Professor Wyckoff will explain the ways in which an understanding of evolutionary biology is critical to modern medicine, particularly as it informs and influences the development and design of new drugs. Wyckoff also will discuss some of the scientific, ethical, legal and economic issues and problems that pharmaceutical companies face in the process of developing new drugs, conducting clinical trials and bringing new prescription medications to the market. Finally, the course will cover issues involved with genetic testing and the ways in which the rise of personalized medicine will affect patients and consumers.

Parking
Parking for all courses is in the UMKC Cherry St. Parking Garage at 50th and Cherry on levels 3, 4 and 5. Metered parking is available on level 5 and a shuttle will transport attendees to and from the garage and Central United Methodist Church. Purchase of parking permits is optional and will be mailed to registrants before each course begins. Both signage and UMKC Advancement staff will be on site at the garage to assist attendees to the shuttle for transportation to and from the church.

Enrollment form

UMKC College of Arts and Sciences
Continuing Education
Noncredit Registration
Carolyn Benton Cockefair Chair Courses Fall 2015
Space is limited. Only paid pre-registration assures a seat
in the class.
Enroll me in the following:
o Policing and the Community
o Include parking for this class
o The American West in the National Imagination
o Include parking for this class
o Knowing the Past to Know the Future: Drug Design, Genetic Testing and the Future of Medicine
o Include parking for this class
Name
Address
City State ZIP
Phone
Email address
Method of payment (check one)
o Check (made payable to UMKC)
o MasterCard o Visa o Discover
Card number
Expiration date
Cardholder’s name Relationship
Signature

Return this form to:
University of Missouri-Kansas City
College of Arts and Sciences
Continuing Education
5100 Rockhill Road
Kansas City, MO 64110-2446

For more information:
Fax: 816-235-5279
Call 816-235-2736 to register by phone.
Relay Missouri: 1-800-735-2966 (TTY)

Charlie Parker is topic of August luncheon

chuckThe August 13, 2015 Cockefair luncheon will present a talk by UMKC’s own Chuck Haddix, Sound Archivist at the Marr Sound Archives, host of KCUR-FM radio’s “Fish Fry,” and author of “Bird:  The Life and Music of Charlie Parker,” published by the University of Illinois Press.

Haddix’s program is part of the city-wide celebration of famed saxophonist Parker, and a group led by Hermon Mehari will play some of the songs Parker made famous. Mehari is a prize-winning graduate of UMKC’s Conservatory of Music and Dance.

The luncheon is at Mission Hills Country Club, and tickets are $25 per person. Details about making reservations will follow.

Land Institute President to Speak

Wes Jackson, founder and president of the Land Institute and a member of the World Future Council, will give a talk entitled “Solving the 10,000 Year-Old Problem of Agriculture: a Progress Report,” at UMKC’s Pierson Auditorium on April 29.  Jackson was chosen as a MacArthur Fellow in 1992, and has written many books about land use, including “New Roots for Agriculture,” and “Man and the Environment.” His appearance is sponsored by the Cockefair Chair in Continuing Education.

A reception will precede the event at 6:00 p.m., followed by his presentation at 6:30 p.m. Jackson will be available to sign books after his talk. This is a free event, but reservations are requested. No tickets will be issued. For more details, call 816-235-6222 or email cto@umkc.edu. (Relay Missouri: 800-735-2966 (TTY))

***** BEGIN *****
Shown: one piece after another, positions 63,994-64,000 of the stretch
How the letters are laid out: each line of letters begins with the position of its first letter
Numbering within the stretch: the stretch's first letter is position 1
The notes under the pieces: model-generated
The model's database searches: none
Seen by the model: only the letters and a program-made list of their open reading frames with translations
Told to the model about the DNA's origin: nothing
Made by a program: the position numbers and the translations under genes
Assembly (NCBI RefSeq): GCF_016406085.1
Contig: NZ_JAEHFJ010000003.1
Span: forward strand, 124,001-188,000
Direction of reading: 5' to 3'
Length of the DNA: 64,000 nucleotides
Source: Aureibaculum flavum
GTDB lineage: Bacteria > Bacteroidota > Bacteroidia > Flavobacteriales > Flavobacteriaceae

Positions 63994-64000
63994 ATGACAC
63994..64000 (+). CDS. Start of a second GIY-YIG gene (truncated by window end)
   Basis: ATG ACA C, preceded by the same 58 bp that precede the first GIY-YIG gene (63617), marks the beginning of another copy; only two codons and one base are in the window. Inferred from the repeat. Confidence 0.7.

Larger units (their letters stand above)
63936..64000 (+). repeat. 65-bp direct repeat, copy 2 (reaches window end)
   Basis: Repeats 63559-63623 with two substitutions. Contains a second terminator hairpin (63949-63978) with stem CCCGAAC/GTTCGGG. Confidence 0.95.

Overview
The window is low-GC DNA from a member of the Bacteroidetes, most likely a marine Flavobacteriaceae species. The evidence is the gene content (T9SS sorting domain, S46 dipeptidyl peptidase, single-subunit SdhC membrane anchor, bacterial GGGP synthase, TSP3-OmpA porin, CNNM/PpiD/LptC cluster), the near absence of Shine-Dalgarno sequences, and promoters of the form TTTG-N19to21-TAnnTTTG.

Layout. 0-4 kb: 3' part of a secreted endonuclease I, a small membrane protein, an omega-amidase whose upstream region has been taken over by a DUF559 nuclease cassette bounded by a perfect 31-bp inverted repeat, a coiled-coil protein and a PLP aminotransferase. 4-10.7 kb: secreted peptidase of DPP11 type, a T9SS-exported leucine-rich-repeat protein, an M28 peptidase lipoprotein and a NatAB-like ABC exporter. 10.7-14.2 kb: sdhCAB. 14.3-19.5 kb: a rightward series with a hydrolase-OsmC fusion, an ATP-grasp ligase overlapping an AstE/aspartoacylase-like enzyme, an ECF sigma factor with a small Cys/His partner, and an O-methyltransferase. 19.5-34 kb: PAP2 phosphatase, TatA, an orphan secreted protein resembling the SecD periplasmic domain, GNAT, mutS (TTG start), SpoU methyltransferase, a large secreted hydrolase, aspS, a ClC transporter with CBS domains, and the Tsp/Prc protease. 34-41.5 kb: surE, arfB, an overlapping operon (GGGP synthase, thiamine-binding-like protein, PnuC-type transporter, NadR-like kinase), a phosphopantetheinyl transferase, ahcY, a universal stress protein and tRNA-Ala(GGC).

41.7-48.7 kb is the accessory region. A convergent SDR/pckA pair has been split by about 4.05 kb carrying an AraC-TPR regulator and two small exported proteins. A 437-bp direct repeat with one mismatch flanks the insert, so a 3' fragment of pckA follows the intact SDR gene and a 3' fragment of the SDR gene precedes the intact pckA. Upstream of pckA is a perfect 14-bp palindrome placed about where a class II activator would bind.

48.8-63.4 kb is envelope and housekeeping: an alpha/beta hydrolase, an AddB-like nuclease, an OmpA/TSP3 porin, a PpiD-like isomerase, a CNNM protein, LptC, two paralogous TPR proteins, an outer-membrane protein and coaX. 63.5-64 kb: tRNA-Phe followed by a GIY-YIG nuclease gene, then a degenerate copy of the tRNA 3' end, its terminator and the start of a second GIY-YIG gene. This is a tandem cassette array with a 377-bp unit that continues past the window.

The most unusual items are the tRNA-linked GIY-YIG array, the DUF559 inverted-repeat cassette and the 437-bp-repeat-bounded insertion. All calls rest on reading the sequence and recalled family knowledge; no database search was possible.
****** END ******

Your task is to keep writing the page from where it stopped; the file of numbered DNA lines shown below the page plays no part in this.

Pierson Auditorium is inside the Atterbury Student Success Center, 51st & Holmes, Kansas City, Mo 64110.

Parking is available in the lot north of the Student Success Center. The Cherry Street Parking structure is also available for parking on levels 5. Park near the Northeast Tower (big green & white sign) and use the Northeast Tower covered walk (Level 5) to point you towards Pierson Auditorium.

 

George Packer – Cockefair Lecture Feb. 26, 2015

George Packer, a staff writer for The New Yorkeris the author of “Assassins’ Gate: America in Iraq.” This work analyzes the events that led to the 2003 invasion of Iraq and reports on subsequent developments in that country, largely based on interviews with ordinary Iraqis. Because of current unrest in the Middle East, Packer’s timely Cockefair Spring Lecture will center on renewed tensions in that region, the emergence of ISIS and our commitment of more troops to Iraq.

He is also the author of  “The Unwinding: An Inner History of the New America,” a New York Times best seller and National Book Award winner; two novels, “The Half Man” and “Central Square”; and the play, “Betrayed.” He has been a Guggenheim Fellow and a Holtzbrinck Fellow at the American Academy in Berlin.

The program is Feb. 26 in Pierson Auditorium, Atterbury Student Success Center, 5000 Holmes, KCMO. there is no charge for the lecture, but a reservation is requested.

A reception and refreshments will be served in Pierson at 6 p.m. and the program will start at 6:30.

Cockefair Chair Spring 2015 Courses

The Cockefair Chair committee, in conjunction with the College of Arts and Sciences, has again arranged a series of non-credit classes that are provocative, informative and timely. Using the blue “Cockefair Classes” button at the top of this page, you will find a rundown of the offerings for Spring 2015 and an enrollment form. Learn about the evolution of film, the meanings in book illustrations, women authors finding their voices, and the upcoming elections of 2016. Class size is limited, so sign up promptly.

Geology And Noah’s Flood

After extensive exploration into geological records of Noah’s flood, Dr. David Montgomery is well-positioned to share his findings. On Thursday, Nov. 6, Montgomery will report on his findings in a presentation entitled, “Rocks Don’t Lie: a Geologist Investigates Noah’s Flood.” Montgomery brings a fair and deep understanding to both religion and reason. The free program is at 7 p.m. in Pierson Auditorium, Atterbury Student Success Center.

Dr. James Murowchick, Associate Professor of Geochemistry and Mineralogy, will introduce Dr. Montgomery. Murowchick says, “As both a practicing Christian and a geologist, Dr. Montgomery’s work is close to home for me. His balanced and respectful treatment of the issues is a breath of fresh air.”